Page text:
01:20 - Source: CNN
What are atmospheric rivers?
CNN  — 

An atmospheric river is a plume of moisture that helps carry saturated air from the tropics to higher latitudes, delivering unrelenting rain or snow.

Think of it as a fire hose that aims at – then drenches – a particular region.

Typically 250 to 375 miles wide, atmospheric rivers can stretch more than a thousand miles long, the National Oceanic and Atmospheric Administration says.

In the western US, they account for 30% to 50% of annual precipitation.

While atmospheric rivers are an incredibly important source of rainfall, they can also bring flash flooding, mudslides and landslides, sometimes killing people and destroying property.

“When atmospheric rivers pass over land they can cause conditions similar to those of hurricanes with intense and rapid rainfall, cyclone force winds, and significantly increased wave heights,” NOAA says.

Atmospheric rivers happen all over the world

Ten or more atmospheric rivers can be happening at once across the globe.

A well-known and strong one is the Pineapple Express, with moisture transported from the tropical Pacific around Hawaii to the US and Canadian West Coasts.

The eastern half of the US also experiences atmospheric rivers, with moisture pulled from the Gulf of Mexico.

“Atmospheric rivers are more frequent on the East Coast than they are on the West Coast,” said Jason Cordeira, associate professor of meteorology at Plymouth State University. “They’re just not as impactful and don’t usually produce as much rainfall.”

Western Europe and North Africa also experience frequent atmospheric rivers, as do New Zealand and Australia.

Fiona Goodall/Getty Images
Flooding blocks roads in 2023 in Auckland, New Zealand from an atmospheric river.

Most notable atmospheric river events

• In the winter of 2023, a series of atmospheric rivers sent an unprecedented amount of moisture to drought-parched California. Over roughly three weeks, parts of the state got between 2 and 3 feet of rain. The coast was battered by 30-foot waves, and the state endured 100-mph winds. At least 20 people died.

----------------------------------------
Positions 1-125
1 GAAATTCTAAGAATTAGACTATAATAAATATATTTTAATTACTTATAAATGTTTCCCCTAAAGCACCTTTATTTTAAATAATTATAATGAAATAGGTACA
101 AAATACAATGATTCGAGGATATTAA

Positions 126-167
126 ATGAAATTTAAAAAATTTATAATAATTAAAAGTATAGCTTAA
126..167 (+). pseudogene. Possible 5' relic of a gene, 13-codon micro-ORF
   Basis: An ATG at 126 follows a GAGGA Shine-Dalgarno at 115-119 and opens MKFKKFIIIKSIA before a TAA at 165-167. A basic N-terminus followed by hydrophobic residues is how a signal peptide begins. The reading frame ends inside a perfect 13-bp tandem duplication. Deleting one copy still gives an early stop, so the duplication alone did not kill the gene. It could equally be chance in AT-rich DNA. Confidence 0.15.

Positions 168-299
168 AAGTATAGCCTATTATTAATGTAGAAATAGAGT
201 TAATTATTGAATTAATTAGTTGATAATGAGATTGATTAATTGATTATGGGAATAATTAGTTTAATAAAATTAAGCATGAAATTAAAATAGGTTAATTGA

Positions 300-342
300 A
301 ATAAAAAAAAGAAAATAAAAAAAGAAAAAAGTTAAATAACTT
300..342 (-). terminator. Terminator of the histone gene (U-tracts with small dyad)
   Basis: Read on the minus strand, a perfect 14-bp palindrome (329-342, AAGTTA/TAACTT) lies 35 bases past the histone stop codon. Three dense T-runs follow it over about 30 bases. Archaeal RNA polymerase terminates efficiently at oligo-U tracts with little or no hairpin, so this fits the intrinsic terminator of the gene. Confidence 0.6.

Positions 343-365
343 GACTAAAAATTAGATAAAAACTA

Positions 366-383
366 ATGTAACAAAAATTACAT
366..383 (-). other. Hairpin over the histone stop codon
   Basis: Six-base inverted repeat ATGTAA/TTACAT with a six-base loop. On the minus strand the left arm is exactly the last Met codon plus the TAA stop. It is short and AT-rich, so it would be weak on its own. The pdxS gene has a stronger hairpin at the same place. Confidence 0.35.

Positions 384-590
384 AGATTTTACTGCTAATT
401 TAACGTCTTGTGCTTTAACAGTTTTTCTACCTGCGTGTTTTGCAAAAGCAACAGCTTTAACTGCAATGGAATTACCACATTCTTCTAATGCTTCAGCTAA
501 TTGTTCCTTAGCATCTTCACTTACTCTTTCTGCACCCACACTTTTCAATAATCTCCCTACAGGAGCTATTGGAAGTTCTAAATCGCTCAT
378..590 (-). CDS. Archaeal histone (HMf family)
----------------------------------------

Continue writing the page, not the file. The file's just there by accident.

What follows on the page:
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Ryan Orosco carries his 7-year-old son, Johnny, on his back while his wife, Amanda, waits at the front porch to be rescued from their flooded home in Brentwood, California, on Monday, January 16.
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An abandoned car is trapped on a flooded street in San Diego on January 16.
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Joey Klien salvages items from his house on January 16 after part of it was flooded in Carmel Valley.
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Damage caused by recent storms is seen at the Capitola Pier on Sunday, January 15. The pier was built in 1857.
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Melissa Foley clears debris in her neighborhood as the San Lorenzo River rises in Felton on Saturday, January 14.
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A flooded field is seen in Salinas as the Salinas River begins to overflow its banks on Friday, January 13.
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National Guard troops, sheriff's office personnel and firefighters search for missing 5-year-old Kyle Doan near San Miguel on Thursday, January 12. Doan was pulled from his mother's hands by rushing floodwaters on January 9.
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Kelly Slate packs a mirror in the back of a truck after her home was flooded in Planada on Wednesday, January 11.
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A car drives through floodwaters in Planada on January 11.
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Residents in Piru work to push back wet mud that trapped cars and invaded some houses on January 11.
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A person walks near driftwood and storm debris that washed up in front of the Santa Cruz Beach Boardwalk amusement park.
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A San Diego firefighter rescues a dog from a flooded home in Merced on Tuesday, January 10.
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Pauline Torres carries belongings from her flooded home in Merced on January 10.
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A neighborhood is flooded in Merced.
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Matt O'Brien shovels mud from a driveway on January 10 after the San Lorenzo River overflowed in Felton.